Jim Owen

Assistant Professor of Horticulture

2006, Ph.D. Horticultural Science (Soil Science minor), North Carolina State University            

2002, M.Sc. Environmental Science, University of Rhode Island                  

1999, B.Sc. Plant and Soil Science, University of Kentucky       

Awards

2010, Oregon Association of Nurseries Distinguished Education Award for Excellence in Educational Programs

2005, American Association for the Advancement of Science, Program for Excellence in Science

My research and Extension programs focus on enhanced management of resources in commercial nursery crop production to increase profitability while mitigating environmental impact. The primary objectives are to increase water and nutrient-use efficiency, manage agrichemical on-site effluent and offsite non-point source runoff and investigate improved production systems that can reduce costs or open new markets. Further, the program is to be extramurally funded, will include inter- and intra-departmental interdisciplinary cooperators, will effectively disseminate findings and will have socioeconomic impacts in Virginia and the United States. My program exemplifies three missions within two key initiatives, Agricultural Profitability and Environmental Sustainability and the Green Industry, of the College of Agriculture and Life Sciences:

-Enhance agricultural productivity and environmental sustainability.

-Develop high value horticulture and specialty crop products and system.

-To assure that stakeholders are engaged in future-focused programs.

Specific Research Areas

The Problem: The ornamental nursery and floriculture industry has been identified as a contributor to agrichemical pollutants into the Chesapeake Bay watershed. Current nutrient and water efficiencies in nursery production range from 20 to 60%, with 40 to 80% of applied resource not being utilized by the crop. Nurseries are facing a “pollution diet” that will require ornamental growers to manage water and the agrichemicals that it transports. The ornamental industry, as well as other agricultural producers, is expected to have strategies in place by 2017 that will result in a 60% reduction in nitrogen and phosphorus by 2025. Concurrently, the region continues to face issues with water quality and quantity while competing with an ever-increasing population that demands water for sustenance. Research described below is to assist in helping Virginia and mid-Atlantic growers meet regulatory criteria and diminishing access to conventional resources (nutrients and water) while remaining competitive in the national nursery industry.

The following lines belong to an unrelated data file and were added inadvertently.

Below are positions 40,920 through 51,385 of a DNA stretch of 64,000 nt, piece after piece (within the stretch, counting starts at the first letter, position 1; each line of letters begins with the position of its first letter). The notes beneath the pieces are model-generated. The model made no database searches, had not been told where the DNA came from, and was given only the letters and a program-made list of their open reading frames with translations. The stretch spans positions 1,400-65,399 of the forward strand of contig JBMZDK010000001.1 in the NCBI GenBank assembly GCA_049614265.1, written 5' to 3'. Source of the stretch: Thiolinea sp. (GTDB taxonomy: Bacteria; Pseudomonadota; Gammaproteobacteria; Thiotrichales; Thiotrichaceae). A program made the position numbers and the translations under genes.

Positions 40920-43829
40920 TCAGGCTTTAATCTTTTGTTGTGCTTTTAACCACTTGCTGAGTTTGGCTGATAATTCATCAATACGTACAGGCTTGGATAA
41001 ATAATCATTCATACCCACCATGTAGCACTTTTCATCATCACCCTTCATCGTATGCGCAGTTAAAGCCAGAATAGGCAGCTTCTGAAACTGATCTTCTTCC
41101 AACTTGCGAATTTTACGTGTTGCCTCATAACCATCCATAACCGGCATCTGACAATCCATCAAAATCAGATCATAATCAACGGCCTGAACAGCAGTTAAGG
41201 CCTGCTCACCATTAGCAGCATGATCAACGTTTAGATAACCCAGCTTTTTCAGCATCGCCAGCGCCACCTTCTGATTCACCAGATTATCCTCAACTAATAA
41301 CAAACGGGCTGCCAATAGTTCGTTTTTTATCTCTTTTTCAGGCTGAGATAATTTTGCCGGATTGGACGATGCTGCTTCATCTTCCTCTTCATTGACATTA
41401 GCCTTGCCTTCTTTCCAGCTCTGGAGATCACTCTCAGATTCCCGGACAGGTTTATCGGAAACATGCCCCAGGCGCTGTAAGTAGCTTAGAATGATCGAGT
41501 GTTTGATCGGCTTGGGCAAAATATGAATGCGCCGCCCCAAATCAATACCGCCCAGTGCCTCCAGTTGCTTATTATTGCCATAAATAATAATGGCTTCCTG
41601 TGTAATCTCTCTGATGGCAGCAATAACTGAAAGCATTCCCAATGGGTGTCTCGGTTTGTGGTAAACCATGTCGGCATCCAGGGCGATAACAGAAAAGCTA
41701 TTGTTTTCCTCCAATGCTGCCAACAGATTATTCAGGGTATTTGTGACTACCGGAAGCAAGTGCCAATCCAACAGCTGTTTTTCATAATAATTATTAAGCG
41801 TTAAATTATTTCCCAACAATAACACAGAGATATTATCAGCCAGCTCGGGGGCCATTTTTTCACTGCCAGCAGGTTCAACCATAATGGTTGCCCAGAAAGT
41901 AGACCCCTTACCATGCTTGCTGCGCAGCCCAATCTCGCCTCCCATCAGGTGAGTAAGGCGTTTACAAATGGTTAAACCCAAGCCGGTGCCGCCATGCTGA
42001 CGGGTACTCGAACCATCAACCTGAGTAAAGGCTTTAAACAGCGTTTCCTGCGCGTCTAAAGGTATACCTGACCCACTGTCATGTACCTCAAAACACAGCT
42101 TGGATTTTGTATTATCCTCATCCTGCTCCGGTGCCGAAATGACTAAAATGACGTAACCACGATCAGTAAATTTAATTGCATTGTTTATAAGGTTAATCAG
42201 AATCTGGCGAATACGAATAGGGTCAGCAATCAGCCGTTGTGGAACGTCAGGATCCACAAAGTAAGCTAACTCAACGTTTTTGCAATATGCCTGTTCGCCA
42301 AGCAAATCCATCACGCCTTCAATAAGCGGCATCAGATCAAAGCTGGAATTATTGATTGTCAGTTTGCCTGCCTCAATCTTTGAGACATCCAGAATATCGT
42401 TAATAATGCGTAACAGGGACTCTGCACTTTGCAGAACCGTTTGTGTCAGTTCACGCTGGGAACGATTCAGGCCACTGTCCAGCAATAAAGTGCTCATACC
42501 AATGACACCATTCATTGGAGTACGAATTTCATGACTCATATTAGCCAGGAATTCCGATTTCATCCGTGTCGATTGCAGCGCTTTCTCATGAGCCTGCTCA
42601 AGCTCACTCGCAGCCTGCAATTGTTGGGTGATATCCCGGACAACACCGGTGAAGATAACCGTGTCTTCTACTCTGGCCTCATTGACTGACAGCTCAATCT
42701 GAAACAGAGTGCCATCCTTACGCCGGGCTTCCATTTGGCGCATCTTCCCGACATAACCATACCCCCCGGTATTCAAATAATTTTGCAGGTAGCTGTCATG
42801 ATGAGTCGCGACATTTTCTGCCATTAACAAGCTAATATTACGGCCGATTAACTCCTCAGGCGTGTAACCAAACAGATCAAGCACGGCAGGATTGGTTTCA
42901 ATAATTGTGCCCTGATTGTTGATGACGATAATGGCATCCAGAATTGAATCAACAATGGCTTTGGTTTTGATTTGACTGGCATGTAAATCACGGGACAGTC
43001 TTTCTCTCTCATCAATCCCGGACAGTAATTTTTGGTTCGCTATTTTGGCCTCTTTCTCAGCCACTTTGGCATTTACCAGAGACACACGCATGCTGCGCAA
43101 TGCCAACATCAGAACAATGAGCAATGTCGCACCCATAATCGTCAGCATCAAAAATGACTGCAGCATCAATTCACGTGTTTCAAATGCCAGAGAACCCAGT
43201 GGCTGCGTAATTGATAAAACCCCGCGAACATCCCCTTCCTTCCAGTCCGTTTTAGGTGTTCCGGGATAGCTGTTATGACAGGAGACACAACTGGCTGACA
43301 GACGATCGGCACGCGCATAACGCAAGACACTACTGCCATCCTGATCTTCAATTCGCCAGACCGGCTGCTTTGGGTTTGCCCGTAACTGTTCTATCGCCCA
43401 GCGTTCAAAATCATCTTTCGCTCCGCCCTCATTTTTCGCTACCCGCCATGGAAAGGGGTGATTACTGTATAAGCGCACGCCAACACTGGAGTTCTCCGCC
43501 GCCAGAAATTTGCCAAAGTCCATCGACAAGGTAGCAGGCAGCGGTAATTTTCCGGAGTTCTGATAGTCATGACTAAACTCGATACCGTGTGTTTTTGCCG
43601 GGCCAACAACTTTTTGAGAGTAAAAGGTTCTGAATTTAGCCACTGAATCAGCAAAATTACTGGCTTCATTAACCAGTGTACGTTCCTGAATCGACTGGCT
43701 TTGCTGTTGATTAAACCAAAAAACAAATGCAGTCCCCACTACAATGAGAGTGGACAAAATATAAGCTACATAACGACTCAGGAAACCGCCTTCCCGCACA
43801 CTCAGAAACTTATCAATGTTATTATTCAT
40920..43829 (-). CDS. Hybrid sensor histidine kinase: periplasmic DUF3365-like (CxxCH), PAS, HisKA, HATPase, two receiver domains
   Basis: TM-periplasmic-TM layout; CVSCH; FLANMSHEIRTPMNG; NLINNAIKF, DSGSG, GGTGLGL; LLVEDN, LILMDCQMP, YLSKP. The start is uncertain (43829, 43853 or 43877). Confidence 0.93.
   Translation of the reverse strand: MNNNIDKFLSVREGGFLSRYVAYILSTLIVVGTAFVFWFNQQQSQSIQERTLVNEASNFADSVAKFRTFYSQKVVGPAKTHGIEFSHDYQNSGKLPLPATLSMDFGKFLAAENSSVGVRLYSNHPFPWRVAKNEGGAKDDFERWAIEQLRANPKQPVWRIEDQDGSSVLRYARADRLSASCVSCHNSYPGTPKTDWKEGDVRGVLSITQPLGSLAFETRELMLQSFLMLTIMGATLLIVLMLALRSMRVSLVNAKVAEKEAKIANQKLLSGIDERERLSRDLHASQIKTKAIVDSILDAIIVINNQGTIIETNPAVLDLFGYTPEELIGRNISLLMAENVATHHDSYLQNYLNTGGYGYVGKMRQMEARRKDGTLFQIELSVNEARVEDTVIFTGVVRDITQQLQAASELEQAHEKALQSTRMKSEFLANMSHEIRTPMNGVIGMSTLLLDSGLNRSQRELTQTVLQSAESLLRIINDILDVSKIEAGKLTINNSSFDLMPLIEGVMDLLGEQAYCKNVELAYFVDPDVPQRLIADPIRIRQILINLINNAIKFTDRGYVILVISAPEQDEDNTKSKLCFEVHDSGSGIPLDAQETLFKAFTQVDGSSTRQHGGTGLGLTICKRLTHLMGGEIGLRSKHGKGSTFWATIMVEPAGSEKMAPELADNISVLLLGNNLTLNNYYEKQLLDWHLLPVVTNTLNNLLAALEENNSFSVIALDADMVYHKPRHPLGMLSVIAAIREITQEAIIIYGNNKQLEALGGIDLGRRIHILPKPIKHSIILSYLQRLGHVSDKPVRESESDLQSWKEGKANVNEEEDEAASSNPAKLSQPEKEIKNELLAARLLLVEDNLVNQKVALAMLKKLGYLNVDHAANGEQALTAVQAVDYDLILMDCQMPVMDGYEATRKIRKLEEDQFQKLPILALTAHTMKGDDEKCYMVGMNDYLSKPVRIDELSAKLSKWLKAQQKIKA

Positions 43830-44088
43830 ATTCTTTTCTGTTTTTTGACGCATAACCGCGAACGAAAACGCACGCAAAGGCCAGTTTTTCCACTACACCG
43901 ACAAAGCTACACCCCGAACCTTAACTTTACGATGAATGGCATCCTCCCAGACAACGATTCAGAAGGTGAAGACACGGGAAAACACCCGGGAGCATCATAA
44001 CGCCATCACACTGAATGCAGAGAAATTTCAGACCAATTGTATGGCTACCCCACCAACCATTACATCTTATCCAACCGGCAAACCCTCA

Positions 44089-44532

Improved Nutrient Application and Delivery: Cooperative research with industry will begin in 2012 to investigate the use of remote, real-time monitoring to manage nutrient salts in woody ornamental nurseries within the Chesapeake Bay watershed. Basic and applied research will be conducted by an extramurally funded MS student to investigate a novel approach to monitoring container nutrition and correlate it to on-site water quality currently being examined by Dr. Hong as part of an ongoing USDA-SCRI. Concurrently, a doctorate student will begin research on investigating use of a byproduct of wastewater treatment, struvite (NH4MgPO4), as an alternative commercial slow-release phosphorus fertilizer for use in the mid-Atlantic United States. If successful, the fertilizer could result in removal of phosphorus during wastewater treatment and become a local source of phosphorus as global availability decreases.   

Agrichemical Management and Remediation: Cooperative research is underway with North Carolina State University to investigate the use of bio-retention basins to capture and remediate runoff from ornamental crop production and recharge ground water. EPA reports that phosphorus in storm water can be reduced 65 to 87% and nitrate (NO3) by 15 to 16%.  In an effort to retain multifaceted solutions, Drs. Fox, Sample and Owen have proposed an intra-departmental project to quantify the impact of floating wetlands on bioremediation of runoff nitrogen and phosphorus. Research will validate the use of floating wetlands as a Best Management Practice in Virginia to manage landscape and nursery runoff.